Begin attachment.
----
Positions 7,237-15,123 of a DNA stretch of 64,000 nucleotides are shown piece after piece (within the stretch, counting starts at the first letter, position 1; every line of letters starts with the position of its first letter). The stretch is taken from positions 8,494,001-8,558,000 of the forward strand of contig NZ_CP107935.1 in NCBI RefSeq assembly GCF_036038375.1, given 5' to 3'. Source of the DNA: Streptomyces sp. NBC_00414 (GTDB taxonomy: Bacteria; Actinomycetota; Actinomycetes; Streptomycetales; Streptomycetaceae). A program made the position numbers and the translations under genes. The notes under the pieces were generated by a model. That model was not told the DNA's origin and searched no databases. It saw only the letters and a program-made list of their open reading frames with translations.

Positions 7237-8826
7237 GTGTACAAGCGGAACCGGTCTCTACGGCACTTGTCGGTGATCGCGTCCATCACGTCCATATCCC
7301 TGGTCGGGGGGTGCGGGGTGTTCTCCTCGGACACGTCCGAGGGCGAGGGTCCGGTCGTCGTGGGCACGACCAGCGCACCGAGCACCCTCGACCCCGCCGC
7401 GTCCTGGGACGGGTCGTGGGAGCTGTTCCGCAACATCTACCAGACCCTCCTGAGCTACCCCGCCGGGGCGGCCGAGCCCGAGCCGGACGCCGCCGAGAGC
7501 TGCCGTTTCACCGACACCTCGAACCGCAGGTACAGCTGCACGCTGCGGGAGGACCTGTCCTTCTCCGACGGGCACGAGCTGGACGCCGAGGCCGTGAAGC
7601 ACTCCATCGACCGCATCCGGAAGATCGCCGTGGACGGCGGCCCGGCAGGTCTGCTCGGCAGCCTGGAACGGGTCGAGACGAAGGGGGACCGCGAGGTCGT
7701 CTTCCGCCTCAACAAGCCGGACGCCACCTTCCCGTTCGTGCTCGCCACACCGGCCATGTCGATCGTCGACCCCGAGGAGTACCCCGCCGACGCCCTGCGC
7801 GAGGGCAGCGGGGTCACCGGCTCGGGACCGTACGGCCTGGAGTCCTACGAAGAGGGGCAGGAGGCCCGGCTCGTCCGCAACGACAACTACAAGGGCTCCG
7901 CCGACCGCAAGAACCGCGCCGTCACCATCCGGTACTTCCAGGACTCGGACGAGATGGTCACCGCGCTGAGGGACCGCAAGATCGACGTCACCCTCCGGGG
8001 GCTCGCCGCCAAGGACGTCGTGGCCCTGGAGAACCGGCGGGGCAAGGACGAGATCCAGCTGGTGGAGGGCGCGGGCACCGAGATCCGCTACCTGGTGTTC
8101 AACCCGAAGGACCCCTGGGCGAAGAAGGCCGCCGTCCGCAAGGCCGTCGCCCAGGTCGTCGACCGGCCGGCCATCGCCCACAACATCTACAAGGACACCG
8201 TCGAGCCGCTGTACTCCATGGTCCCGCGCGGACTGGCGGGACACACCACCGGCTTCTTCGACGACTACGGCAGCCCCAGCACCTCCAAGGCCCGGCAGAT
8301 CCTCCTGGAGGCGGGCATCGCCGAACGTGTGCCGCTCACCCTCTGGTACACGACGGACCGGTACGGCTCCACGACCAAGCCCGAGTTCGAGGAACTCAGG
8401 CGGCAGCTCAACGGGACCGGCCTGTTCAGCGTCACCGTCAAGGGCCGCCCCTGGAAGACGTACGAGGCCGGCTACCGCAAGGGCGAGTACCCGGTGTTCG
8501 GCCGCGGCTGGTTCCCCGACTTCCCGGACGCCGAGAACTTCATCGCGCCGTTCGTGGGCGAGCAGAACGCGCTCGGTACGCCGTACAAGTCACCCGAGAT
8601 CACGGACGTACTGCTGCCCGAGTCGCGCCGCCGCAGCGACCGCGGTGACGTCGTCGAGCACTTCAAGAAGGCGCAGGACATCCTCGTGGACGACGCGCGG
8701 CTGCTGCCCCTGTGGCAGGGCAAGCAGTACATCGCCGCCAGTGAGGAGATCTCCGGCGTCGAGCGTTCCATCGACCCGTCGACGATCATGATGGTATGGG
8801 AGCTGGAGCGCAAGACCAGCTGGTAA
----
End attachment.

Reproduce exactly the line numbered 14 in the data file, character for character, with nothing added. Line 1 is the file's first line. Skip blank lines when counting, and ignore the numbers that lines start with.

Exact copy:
8301 CCTCCTGGAGGCGGGCATCGCCGAACGTGTGCCGCTCACCCTCTGGTACACGACGGACCGGTACGGCTCCACGACCAAGCCCGAGTTCGAGGAACTCAGG